We are gearing up for the biggest one-day mountain bike race in North America, conveniently located right in our own backyard.
The has clicked under one month until the Iceman Cometh Challenge, a point-to-point mountain bike race of around 30 miles from Kalkaska to Traverse City. The has grown from a half-dozen locals to a mass off spandex, teeming with over 5,000 riders from all over the US, Canada, and globe. Reigning and former MTB World Champions, Canandian and American champions, World Cup winners and legendary professionals have all tackled the same course as fresh beginners, weekend warriors and local heroes, and sometimes gone bar-to-bar with our friends and teammates.
The race transforms Traverse City; it's almost customary to put away your road bike after Labor Day and start putting in a half-dozen or so of the infamous "Out and Backs", a 17 mile ride to Kalkaska along gravel roads and the return leg on the 29 mile course, complete with a loop to Timber Ridge, the now traditional finish of the race. Subtle changes to the course are the topic of heated debate and conjecture; are they skipping that section of singletrack? Is that section going to be rerouted? We will still hit Anita's?
2015 looks to have two such reroutes, including the trimming of the singletrack introduced three years ago that took racers spilling out onto Sand Lakes Road after a few miles of great singletrack. For the early waves, that trail was a selection point. For the later waves, it was a parking lot, often turning into a backed-up queue akin to a scene at the mall before a Star Wars film debuts. Now, the stretch from Guernsey Lake Road stays on two-track and winds through a logged field, giving an eerie feel of a inoffensively constructed set for a WWI film. It's a no man's land, one punctuated by hitting Sand Lakes and bringing riders back onto wide-open, fast trail for nearly four miles.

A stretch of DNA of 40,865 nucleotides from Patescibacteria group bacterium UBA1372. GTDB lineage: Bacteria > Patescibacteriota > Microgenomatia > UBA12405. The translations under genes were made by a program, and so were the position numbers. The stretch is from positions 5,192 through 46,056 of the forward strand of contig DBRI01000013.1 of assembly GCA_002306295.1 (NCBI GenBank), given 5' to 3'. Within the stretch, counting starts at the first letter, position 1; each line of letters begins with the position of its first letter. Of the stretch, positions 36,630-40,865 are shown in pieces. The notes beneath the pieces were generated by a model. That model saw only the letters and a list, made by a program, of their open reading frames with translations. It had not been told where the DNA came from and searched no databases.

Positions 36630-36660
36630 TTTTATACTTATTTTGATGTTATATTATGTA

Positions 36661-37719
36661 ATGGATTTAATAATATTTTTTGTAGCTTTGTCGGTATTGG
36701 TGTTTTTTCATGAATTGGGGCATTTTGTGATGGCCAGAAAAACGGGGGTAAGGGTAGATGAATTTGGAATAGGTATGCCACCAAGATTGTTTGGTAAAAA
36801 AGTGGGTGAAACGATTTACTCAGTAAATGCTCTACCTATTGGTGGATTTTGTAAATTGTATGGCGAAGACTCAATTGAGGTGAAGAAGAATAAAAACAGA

If that change is jarring, the early singletrack just before Dockery has also been axed, for similar reasons. Now, it's a six foot wide grass drag race lane along the ridge, with a subtle incline setting up a nice platform for those looking to hit Dockery in front. The change should relieve the backed-up traffic seen there in past editions of the race, with plenty of room for passing and, for the Pros, a chance to jostle for valuable spots lost before Smith Lake Road.
It's the opening salvos of the race that have changed the least. Now, as autumn rains only just begin to pack the trail, the first miles of dirt are pockmarked by deep sand pits in every low point, and more than a dusting of loose sand on the straights and ascents. It might be the characteristics that almost nearly divide the race as a tale of two halves. The opening miles are a dash to sand and two-track, with short singletrack serving more as choke points than selection points.
After crossing Williamburg, it's a battle of attrition as the climbs begin to take a toll. One minute, maybe two minutes at a time, the trail turns up, at steep grades and with loose earth underneath. There isn't an unearned inch in the final ten miles, with the Vasa CC Climb coming on the heels of Anita's Hill and offering three pitches before the tantalizing sound of the faithful at Timber Ridge comes within earshot. It's cruel, then, to turn your back to the finish and curl around the Truee de Madeleine. It's not even two miles, but the straight, flat stretch a few hundred feet in is a tortuous experience after 27 miles of racing. Riders can be just seconds ahead but feel like miles out of reach. Turning back onto the Vasa and back to Timber, braving the Icebreaker climb, it's only a bit of singletrack and a ceremonial crossing of the flyover until, very suddenly, it's over.
We get to take our first look at the course together this Saturday at Gears'n'Beers.